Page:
When Bank of America initially introduced the first credit card in 1958
it created the concept of modern consumer.
The availability of credit has transformed how consumers shop and budget their finances,
to the point that the typical consumer now holds a substantial amount in revolving credit.
Bank of America's innovation was to provide credit itself and to assure
an array of retailers that they could confidently accept "plastic" instead of cash.
Credit cards allow payment to correspond with consumption.
Most people are paid at predictable intervals, usually one to four times per month.
Purchases, however, do not always follow a similar pattern.
Merchants generally demand the full purchase price up front,
even for goods like clothing that are used over a long period of time.
Most people attempt to smooth their consumption over their lifetimes.
That is, people prefer to have a fairly constant stream of disposable income since,
at any given time, an additional amount of income is valued less
than the amount that came before it.
Credit cards allow this consumption smoothing,
not only over a lifetime but also in the last few days before each payday.
The easy availability of credit is a mixed blessing, however.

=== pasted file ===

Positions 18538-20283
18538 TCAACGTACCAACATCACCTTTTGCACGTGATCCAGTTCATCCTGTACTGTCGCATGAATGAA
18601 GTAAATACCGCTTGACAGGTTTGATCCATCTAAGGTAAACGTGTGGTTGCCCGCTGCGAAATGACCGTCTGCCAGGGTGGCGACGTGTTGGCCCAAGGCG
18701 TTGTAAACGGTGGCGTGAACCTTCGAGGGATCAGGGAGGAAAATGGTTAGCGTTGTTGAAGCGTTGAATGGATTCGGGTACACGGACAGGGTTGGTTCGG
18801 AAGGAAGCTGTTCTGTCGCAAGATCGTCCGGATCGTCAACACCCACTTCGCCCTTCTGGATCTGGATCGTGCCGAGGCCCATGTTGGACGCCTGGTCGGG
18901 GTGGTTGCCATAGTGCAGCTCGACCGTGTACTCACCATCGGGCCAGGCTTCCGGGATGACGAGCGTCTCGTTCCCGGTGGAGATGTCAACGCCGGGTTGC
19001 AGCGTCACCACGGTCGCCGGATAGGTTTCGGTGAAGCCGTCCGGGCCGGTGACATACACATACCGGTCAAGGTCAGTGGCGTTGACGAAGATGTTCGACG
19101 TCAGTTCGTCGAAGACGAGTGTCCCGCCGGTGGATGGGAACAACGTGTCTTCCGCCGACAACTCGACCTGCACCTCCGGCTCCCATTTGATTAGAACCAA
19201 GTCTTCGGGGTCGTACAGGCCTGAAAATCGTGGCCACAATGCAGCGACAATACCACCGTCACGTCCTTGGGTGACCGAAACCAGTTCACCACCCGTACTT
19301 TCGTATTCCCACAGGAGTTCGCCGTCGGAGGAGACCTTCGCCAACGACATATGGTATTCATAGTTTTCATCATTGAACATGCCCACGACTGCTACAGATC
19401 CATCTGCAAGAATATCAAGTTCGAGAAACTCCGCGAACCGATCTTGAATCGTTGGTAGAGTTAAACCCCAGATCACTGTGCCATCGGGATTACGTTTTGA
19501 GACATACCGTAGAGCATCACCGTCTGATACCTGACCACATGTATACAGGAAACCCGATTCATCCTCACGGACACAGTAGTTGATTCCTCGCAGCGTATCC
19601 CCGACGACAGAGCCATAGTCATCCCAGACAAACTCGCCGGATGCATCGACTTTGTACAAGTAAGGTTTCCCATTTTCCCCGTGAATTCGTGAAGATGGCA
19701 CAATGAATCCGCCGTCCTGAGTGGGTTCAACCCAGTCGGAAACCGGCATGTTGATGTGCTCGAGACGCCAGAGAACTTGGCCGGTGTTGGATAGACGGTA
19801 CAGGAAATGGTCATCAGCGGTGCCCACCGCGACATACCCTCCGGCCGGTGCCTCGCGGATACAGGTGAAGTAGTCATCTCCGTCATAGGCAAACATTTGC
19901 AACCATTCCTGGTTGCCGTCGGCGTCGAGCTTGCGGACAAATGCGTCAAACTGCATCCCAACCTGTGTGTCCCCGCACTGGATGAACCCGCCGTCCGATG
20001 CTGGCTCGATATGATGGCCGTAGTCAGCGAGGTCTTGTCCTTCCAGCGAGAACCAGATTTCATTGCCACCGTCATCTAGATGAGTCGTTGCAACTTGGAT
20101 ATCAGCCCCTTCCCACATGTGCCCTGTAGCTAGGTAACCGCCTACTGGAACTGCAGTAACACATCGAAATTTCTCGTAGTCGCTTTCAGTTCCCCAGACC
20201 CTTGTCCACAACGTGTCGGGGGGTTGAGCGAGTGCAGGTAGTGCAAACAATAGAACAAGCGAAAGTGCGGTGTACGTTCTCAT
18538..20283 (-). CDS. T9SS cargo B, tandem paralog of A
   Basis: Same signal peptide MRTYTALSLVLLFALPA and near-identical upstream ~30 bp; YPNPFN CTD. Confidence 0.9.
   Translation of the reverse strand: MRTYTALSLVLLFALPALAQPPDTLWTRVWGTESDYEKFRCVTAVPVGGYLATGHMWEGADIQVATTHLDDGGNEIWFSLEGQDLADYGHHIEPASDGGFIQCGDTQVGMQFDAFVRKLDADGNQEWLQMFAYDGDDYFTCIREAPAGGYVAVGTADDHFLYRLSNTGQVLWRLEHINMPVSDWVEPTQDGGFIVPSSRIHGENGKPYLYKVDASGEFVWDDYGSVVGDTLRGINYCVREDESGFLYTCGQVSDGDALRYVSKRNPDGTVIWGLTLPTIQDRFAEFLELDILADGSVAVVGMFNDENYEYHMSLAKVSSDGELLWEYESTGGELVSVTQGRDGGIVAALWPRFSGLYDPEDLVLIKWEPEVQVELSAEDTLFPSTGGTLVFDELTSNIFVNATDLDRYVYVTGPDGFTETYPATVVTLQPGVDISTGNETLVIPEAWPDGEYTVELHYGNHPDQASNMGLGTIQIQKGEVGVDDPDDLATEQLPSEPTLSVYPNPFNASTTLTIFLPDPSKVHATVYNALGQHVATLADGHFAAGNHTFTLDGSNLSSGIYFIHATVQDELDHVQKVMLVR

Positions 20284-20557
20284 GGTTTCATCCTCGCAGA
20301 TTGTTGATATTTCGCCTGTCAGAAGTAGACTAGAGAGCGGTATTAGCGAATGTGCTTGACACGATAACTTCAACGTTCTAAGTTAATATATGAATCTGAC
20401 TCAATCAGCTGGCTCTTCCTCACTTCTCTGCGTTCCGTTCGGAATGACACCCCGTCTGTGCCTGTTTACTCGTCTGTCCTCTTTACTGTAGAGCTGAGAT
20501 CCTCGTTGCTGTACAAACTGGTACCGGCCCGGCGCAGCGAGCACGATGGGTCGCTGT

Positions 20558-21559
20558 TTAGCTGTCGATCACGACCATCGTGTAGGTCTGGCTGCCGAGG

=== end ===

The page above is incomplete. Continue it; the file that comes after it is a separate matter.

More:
The original opponents of credit cards decried
"the thought that debt will replace thrift."
Their fears have been validated:
the saving rate is now negative and personal credit problems
are more common as they were a few years ago.
By allowing consumption smoothing,
credit cards make consumers more likely to spend beyond their means.
The credit quality cycle, which mirrors the overall economic cycle,
has been exaggerated by the easy availability of credit.
Credit cards have certainly increased the ability and temptation
for people to spend beyond their means.
The relatively high interest rates charged by most credit cards
only add to the problem.
Despite hurting saving and personal bankruptcies,
credit cards have been essential to the increasing efficiency
of retailing and of consumer finance.
Credit cards are both a symbol and enabler of our modern consumerist economy.
As electronic payment cards supply cash,
credit cards will increasingly dominate consumer spending,
further increasing the efficiency of consumer transactions.
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